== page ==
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Tendinopathy: Tendonitis Or Tendinosis, Implications For Therapy.


Teacher article



We are very pleased to present a series of articles written by Dr. Steinman. He has worked closely with not only our dancers but also professionals in the world of Dance and Sports. All of the articles will be technical in nature but we feel that they will have enormous value to all of our members by helping us to understand how to take care of our dancers and knowing what to look out for when they sustain an injury. Dr Steinman works closely with us to ensure that the dancers not only receive the correct treatments but that they also benefit from the best strength training when needed.


The term "tendonitis" to describe acute symptoms at the insertion of tendons as a result of overuse is a misnomer. The histopathology of these structures show disorganizeded collagen fibers, mucoid patches, and neovascularization. There is an absence of inflammatory cells on microscopic examination of these tendons. The use of the term "tendonitis" is misleading to both clinicians and patients as it implies that the use of strategies that reduce inflammation is the appropriate therapeutic intervention. In actuality this condition is a degenerative process thought to result from an ineffective, abnormal, or aborted inflammatory process. This pathophysiology has a fundamental impact on the approach to therapy.

The effective long-term treatment of tendinopathys may rest on creating and directing an inflammatory process in the affected tendon in order to promote the deposition on new healthy collagen. The role of several new therapies will be presented in this context. Tendinosis is frequently associated with an inflammatory process in the paratenon (paratenonitis). This may explain why anti-inflammatory therapies may cause a transient improvement in symptoms, while at the same time impairing long -term prognosis of patients with tendinopthies. Paratenonitis is best exemplified by DeQuerviens "Tendonitis," where swelling, and crepitus over the tendon sheath are prominent physical findings. The metabolic inactivity of tendons mandate that the recovery period for tendinosis is at least 12 weeks and usually takes six months. It takes 12 weeks for collagen to fully mature, align and form cross-links with adjacent fibers. This must be kept in mind otherwise the patient and the practitioner may prematurely abandon effective therapy.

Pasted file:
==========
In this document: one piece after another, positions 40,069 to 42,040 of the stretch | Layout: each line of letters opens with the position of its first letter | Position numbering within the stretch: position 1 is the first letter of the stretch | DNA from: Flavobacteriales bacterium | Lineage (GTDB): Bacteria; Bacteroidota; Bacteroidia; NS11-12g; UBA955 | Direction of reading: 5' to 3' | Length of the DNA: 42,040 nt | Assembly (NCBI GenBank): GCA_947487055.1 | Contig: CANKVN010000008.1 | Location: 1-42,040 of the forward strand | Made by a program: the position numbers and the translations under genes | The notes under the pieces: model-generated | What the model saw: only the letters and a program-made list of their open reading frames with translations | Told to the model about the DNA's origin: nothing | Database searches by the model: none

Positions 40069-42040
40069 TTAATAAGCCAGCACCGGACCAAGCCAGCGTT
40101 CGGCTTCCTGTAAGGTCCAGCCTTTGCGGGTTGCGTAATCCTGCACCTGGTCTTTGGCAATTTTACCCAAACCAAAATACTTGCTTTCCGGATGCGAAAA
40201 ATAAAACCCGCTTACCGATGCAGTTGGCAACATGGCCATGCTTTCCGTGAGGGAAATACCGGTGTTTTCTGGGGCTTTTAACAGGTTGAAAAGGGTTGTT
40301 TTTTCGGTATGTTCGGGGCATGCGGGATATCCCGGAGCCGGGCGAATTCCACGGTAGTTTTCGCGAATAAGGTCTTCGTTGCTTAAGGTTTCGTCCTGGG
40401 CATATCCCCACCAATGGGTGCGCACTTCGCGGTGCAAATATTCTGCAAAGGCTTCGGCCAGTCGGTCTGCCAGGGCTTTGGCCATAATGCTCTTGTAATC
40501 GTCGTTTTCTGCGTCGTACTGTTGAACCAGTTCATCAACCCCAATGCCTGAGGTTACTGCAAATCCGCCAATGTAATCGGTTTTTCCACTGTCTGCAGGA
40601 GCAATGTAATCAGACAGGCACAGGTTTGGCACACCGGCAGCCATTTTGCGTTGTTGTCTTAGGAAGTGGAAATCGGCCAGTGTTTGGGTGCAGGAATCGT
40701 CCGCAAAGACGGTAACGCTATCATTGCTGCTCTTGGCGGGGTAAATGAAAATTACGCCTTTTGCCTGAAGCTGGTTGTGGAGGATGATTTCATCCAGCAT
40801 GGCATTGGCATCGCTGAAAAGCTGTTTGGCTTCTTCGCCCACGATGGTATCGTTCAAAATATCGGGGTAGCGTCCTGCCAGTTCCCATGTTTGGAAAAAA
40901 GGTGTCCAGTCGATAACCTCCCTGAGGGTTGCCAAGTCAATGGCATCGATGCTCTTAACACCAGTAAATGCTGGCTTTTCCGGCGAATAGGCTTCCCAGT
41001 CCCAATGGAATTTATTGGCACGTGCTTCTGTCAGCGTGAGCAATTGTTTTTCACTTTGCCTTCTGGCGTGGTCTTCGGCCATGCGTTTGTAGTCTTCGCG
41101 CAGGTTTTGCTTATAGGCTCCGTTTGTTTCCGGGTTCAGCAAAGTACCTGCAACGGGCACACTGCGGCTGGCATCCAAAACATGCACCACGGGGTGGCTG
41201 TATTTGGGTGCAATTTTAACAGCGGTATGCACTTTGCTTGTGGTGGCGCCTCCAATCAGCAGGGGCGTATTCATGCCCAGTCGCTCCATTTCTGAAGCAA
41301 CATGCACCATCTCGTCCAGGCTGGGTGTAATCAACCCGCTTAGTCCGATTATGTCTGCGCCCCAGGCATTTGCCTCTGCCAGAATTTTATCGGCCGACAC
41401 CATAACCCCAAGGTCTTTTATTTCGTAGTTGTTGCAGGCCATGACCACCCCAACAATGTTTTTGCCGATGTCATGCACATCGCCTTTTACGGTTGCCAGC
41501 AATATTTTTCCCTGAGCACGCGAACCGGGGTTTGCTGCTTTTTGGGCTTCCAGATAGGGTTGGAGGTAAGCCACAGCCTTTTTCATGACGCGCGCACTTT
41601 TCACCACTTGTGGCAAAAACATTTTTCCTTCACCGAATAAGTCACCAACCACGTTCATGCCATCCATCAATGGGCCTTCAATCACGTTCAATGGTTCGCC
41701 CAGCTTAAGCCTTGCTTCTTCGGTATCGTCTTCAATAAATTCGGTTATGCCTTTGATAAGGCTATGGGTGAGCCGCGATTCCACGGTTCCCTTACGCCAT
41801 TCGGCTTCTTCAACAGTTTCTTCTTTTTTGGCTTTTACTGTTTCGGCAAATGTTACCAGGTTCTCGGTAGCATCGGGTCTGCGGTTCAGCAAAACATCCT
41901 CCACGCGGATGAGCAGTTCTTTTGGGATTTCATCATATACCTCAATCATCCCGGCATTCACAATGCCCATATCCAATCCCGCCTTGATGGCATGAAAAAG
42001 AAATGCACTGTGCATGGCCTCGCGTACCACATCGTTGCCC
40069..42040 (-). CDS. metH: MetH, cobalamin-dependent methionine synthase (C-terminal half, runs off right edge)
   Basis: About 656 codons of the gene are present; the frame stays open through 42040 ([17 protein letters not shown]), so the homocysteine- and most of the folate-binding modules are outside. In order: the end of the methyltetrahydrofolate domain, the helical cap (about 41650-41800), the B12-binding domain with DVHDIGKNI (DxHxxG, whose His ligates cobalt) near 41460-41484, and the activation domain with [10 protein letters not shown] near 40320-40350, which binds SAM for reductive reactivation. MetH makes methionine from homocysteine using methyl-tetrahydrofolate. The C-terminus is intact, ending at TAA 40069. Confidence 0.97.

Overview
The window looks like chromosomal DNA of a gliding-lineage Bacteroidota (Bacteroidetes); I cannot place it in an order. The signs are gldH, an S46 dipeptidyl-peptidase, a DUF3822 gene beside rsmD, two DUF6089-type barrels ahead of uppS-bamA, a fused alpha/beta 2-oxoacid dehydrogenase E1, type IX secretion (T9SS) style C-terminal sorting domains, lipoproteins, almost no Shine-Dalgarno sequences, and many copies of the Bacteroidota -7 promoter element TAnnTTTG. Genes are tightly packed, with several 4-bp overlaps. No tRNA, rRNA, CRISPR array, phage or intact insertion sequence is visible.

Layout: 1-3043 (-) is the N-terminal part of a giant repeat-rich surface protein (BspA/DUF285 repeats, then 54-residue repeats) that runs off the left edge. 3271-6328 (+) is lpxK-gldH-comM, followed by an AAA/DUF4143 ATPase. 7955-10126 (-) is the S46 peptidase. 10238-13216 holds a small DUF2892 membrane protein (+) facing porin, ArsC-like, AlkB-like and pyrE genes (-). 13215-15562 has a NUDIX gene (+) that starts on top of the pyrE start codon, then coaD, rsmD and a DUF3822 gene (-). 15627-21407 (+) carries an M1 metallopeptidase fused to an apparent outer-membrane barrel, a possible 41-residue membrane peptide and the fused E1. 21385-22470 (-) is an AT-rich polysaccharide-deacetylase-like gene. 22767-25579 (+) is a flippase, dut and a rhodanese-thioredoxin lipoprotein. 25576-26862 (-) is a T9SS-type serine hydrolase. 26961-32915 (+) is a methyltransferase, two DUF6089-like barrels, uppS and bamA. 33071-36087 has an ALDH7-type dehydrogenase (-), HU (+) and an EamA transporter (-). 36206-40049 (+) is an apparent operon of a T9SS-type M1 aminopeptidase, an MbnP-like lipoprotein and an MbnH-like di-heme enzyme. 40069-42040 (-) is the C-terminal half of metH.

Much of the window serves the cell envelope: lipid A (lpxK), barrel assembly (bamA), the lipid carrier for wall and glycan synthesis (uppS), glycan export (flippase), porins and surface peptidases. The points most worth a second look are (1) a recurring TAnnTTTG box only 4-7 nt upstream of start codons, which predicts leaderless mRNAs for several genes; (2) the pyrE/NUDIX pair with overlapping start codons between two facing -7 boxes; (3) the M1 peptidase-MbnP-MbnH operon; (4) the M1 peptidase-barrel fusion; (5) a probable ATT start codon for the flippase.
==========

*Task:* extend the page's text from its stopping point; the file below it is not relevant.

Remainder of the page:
Therapy begins with pain relief Protection, Relative Rest, Ice Compression, Medications (anti inflammatory for paratenonitis, analgesics for pain), protection from further injury (bracing, orthotics) and modalities should be employed for the first one to two weeks to control symptoms. Symptom relief is not the same as cure.

Once the patients' symptoms are under control, attention can be directed to improving the quality of the tissue. Fibroblasts must be recruited to the site of injury so that collagen can be deposited and matured, thus restoring normal tendon structure. Extra Caporal Shock Wave treatment (ECSWT), Pro-Inflammatory (Prolo) therapy and High Voltage Electrical Stimulation are thought to be of benefit by inciting local inflammation, leading to the recruitment of fibroblasts, deposition of high quality collagen and the improvement in vascularity. Eccentric strengthening exercises promote healing by increasing tenocyte metabolism, thus increasing the rate of collagen production. The axial loading of tendons help to orientate collagen fibrils parallel to the tensile forces and promote normal architecture. Surgery restores normal tissue architecture by excising the degenerative tissue. In addition this surgical intervention stimulates the inflammatory process. Surgery involves a lengthy rehabilitation process, which employs several of the techniques mentioned above. The literature regarding many of the above therapies is sparse and contradictory.

Basic science research coupled with randomized, controlled, blinded clinical trials is necessary before appropriate therapy can be prescribed with confidence.

Dr. Steinman is Board Certified in Emergency Medicine and Primary Care Sports Medicine and has a practice in Westport, Connecticut. He is an adjunct professor of Human Movement Science at Sacred Heart University, Fairfield, Connecticut. His article was published in SPORTSMED a publication of the Connecticut State Medical Society.

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